We shouldn’t be measuring scientific success by numbers
For Stuart King, there are better ways to attribute credit. Publishers could provide more information on the authors as a way to clarify contributions. By doing so, the pressure of having first author articles–one of the drivers of the highly competitive environment–would decrease. To illustrate, Pandelis Perakakis shared that during his PhD, it was expected for students at the end of the programme to have published between 3 to 4 papers. Currently, there are students finishing their PhD’s with 14 different publications. He argues that we shouldn’t be measuring scientific success by numbers.
Brian Nosek believes there is an ‘universal sentiment in academia’. Researchers hold transparency, openness and collaboration as core values in science, yet the current system of incentives seems to mainly bring frustration.
Overall, the mere basis for change seems to be the biggest hurdle. Brian explained ‘No actor in the system can change the system. If I tell my students we are going to start acting in a different way, they will be taking a risk. They will likely find themselves behind the competition because I don’t know if someone around us will also change’. For Brian, the solution is in the individual actors who switch from research to other scopes of science. ‘They shift the norm and help others realise that there are alternative ways to do something’.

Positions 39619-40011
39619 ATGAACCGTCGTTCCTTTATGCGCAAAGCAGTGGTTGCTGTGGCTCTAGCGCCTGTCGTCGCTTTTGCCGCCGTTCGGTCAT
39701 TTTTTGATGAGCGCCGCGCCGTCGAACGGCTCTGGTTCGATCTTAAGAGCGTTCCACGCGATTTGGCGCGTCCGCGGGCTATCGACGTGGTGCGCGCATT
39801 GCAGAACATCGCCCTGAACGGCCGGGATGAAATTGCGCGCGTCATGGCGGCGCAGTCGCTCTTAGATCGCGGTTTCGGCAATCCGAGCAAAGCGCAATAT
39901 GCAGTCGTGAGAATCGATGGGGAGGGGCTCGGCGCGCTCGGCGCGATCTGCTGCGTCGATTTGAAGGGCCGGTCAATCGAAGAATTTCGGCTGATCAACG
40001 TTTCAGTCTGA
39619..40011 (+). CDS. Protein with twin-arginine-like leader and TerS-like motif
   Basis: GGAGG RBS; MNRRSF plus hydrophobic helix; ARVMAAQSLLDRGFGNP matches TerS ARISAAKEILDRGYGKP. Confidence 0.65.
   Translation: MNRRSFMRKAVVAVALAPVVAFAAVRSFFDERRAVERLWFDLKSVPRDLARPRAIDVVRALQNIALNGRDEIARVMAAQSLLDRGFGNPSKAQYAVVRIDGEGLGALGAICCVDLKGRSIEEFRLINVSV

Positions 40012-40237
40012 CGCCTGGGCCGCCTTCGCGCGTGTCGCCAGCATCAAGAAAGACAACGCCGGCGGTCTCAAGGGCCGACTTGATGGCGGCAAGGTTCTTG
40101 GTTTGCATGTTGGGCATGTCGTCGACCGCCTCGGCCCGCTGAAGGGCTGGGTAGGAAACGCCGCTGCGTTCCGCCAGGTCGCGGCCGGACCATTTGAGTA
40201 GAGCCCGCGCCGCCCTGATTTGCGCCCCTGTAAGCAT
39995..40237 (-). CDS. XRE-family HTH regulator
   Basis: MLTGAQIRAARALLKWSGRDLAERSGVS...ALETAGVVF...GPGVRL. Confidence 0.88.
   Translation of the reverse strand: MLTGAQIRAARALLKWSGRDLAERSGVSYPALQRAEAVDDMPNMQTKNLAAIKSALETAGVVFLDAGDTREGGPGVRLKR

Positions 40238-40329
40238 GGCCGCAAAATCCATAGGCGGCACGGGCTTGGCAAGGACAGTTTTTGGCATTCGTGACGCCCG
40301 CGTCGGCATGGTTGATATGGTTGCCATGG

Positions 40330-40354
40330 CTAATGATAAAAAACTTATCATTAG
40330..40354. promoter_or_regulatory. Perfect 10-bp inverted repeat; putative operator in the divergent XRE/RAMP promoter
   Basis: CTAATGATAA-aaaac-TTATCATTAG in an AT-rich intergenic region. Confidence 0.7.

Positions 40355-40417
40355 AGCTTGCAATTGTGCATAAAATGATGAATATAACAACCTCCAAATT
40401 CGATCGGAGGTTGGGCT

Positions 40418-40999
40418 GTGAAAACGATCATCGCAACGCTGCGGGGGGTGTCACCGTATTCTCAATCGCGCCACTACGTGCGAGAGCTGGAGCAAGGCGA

Casci, T., & Adams, E. (2020). Research Culture: Setting the right tone. eLife. Retrieved 6 August 2021, from https://elifesciences.org/articles/55543
Venkatraman, V. (2010). Conventions of Scientific Authorship. Science | AAAS. Retrieved 6 August 2021, from https://www.sciencemag.org/careers/2010/04/conventions-scientific-authorship